I've seen threat actors push malware to multiple systems; in one instance, the threat actor pushed their malware to six systems, but it only successfully executed on four of those systems. On the other two, the Application Event Log contained Windows Error Reporting records indicating that there was an issue with the malware. Further examination failed to reveal the other impacts of the malware that had been observed on the four systems that had been successfully infected.

I worked a PCI case once where the malware placed on the system by the threat actor was detected and quarantined by AV within the first few hours it was on the system, and the threat actor did not return to the system for six weeks. It happened that that six weeks was over the Thanksgiving and Christmas holidays, during a time of peak purchasing. The threat actor returned after Christmas, and placed a new malware executable on the system, one that was not detected by AV, and the incident was detected a week later. In the report, I made it clear that while the threat actor had access to the system, the malware itself was not running and collecting credit card numbers during those six weeks.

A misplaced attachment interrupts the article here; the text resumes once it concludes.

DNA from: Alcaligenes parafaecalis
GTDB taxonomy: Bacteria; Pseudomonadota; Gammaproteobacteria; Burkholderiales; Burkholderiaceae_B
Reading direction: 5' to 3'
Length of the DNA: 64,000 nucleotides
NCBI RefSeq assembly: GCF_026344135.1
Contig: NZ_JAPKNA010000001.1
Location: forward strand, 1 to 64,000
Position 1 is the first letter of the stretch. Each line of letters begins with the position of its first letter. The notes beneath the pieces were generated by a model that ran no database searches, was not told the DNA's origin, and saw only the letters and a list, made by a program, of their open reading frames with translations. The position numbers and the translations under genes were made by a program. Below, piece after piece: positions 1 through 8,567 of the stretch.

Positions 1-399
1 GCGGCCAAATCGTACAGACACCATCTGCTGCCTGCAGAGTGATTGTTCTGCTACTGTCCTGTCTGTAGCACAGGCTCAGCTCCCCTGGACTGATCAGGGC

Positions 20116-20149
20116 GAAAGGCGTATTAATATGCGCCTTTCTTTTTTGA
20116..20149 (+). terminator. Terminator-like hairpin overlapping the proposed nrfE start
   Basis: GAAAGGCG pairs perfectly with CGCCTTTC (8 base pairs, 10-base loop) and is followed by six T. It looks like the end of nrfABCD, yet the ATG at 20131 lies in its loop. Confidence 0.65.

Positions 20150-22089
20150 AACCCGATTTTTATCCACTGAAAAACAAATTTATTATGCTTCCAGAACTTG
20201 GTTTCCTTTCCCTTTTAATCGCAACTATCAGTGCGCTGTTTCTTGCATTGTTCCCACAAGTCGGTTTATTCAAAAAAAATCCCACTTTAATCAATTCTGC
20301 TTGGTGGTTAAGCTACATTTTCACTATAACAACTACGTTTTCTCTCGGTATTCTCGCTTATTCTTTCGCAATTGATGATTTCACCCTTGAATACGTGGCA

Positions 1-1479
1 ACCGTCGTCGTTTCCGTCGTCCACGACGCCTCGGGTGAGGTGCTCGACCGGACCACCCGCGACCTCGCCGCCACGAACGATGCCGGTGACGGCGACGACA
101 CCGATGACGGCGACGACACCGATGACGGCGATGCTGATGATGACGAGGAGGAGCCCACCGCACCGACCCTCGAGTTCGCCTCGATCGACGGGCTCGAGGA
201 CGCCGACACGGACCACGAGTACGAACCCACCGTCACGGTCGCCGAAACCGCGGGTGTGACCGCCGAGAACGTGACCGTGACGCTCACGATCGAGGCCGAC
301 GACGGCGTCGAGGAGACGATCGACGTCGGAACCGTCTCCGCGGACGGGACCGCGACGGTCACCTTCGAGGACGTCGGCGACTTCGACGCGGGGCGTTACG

In my previous post, I mentioned that Joe Slowik referred to indicators/artifacts as 'composite objects', which is something that, as an industry, we need to understand and embrace. We cannot view artifacts in isolation, but rather we need to consider their nature, which includes both being composite objects, as well as their place within a constellation. We need to truly embrace the significance of an IP address, a Run key value, or any other artifact what conducting and reporting on analysis.